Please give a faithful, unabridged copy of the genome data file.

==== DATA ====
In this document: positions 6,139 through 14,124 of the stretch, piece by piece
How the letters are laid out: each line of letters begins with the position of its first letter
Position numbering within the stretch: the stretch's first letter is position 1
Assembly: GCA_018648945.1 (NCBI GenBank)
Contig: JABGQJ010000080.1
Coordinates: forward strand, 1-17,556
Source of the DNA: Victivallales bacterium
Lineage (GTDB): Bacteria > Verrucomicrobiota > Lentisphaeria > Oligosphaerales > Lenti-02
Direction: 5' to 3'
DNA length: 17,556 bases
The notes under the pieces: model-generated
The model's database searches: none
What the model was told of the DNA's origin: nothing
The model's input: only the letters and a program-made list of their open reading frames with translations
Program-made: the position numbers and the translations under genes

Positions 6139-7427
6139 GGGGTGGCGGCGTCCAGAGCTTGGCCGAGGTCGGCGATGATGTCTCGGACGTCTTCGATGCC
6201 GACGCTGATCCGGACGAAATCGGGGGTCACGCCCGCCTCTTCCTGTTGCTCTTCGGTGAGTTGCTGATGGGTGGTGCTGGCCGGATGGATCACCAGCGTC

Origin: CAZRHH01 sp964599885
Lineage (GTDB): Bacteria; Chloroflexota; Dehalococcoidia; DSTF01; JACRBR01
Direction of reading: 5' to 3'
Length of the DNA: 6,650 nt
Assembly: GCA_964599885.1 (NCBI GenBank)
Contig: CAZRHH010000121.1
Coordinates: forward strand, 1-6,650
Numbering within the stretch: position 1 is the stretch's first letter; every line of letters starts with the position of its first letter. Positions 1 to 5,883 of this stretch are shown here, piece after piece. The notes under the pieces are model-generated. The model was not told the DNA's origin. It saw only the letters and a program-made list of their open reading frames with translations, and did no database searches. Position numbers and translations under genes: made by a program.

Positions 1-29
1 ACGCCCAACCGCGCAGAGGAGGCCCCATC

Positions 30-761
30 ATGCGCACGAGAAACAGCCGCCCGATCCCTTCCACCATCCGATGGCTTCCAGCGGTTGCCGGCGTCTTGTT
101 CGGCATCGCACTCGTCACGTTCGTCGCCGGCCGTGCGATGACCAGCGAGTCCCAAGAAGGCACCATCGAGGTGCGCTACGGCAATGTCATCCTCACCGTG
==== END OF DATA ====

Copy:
In this document: positions 6,139 through 14,124 of the stretch, piece by piece
How the letters are laid out: each line of letters begins with the position of its first letter
Position numbering within the stretch: the stretch's first letter is position 1
Assembly: GCA_018648945.1 (NCBI GenBank)
Contig: JABGQJ010000080.1
Coordinates: forward strand, 1-17,556
Source of the DNA: Victivallales bacterium
Lineage (GTDB): Bacteria > Verrucomicrobiota > Lentisphaeria > Oligosphaerales > Lenti-02
Direction: 5' to 3'
DNA length: 17,556 bases
The notes under the pieces: model-generated
The model's database searches: none
What the model was told of the DNA's origin: nothing
The model's input: only the letters and a program-made list of their open reading frames with translations
Program-made: the position numbers and the translations under genes

Positions 6139-7427
6139 GGGGTGGCGGCGTCCAGAGCTTGGCCGAGGTCGGCGATGATGTCTCGGACGTCTTCGATGCC
6201 GACGCTGATCCGGACGAAATCGGGGGTCACGCCCGCCTCTTCCTGTTGCTCTTCGGTGAGTTGCTGATGGGTGGTGCTGGCCGGATGGATCACCAGCGTC

Origin: CAZRHH01 sp964599885
Lineage (GTDB): Bacteria; Chloroflexota; Dehalococcoidia; DSTF01; JACRBR01
Direction of reading: 5' to 3'
Length of the DNA: 6,650 nt
Assembly: GCA_964599885.1 (NCBI GenBank)
Contig: CAZRHH010000121.1
Coordinates: forward strand, 1-6,650
Numbering within the stretch: position 1 is the stretch's first letter; every line of letters starts with the position of its first letter. Positions 1 to 5,883 of this stretch are shown here, piece after piece. The notes under the pieces are model-generated. The model was not told the DNA's origin. It saw only the letters and a program-made list of their open reading frames with translations, and did no database searches. Position numbers and translations under genes: made by a program.

Positions 1-29
1 ACGCCCAACCGCGCAGAGGAGGCCCCATC

Positions 30-761
30 ATGCGCACGAGAAACAGCCGCCCGATCCCTTCCACCATCCGATGGCTTCCAGCGGTTGCCGGCGTCTTGTT
101 CGGCATCGCACTCGTCACGTTCGTCGCCGGCCGTGCGATGACCAGCGAGTCCCAAGAAGGCACCATCGAGGTGCGCTACGGCAATGTCATCCTCACCGTG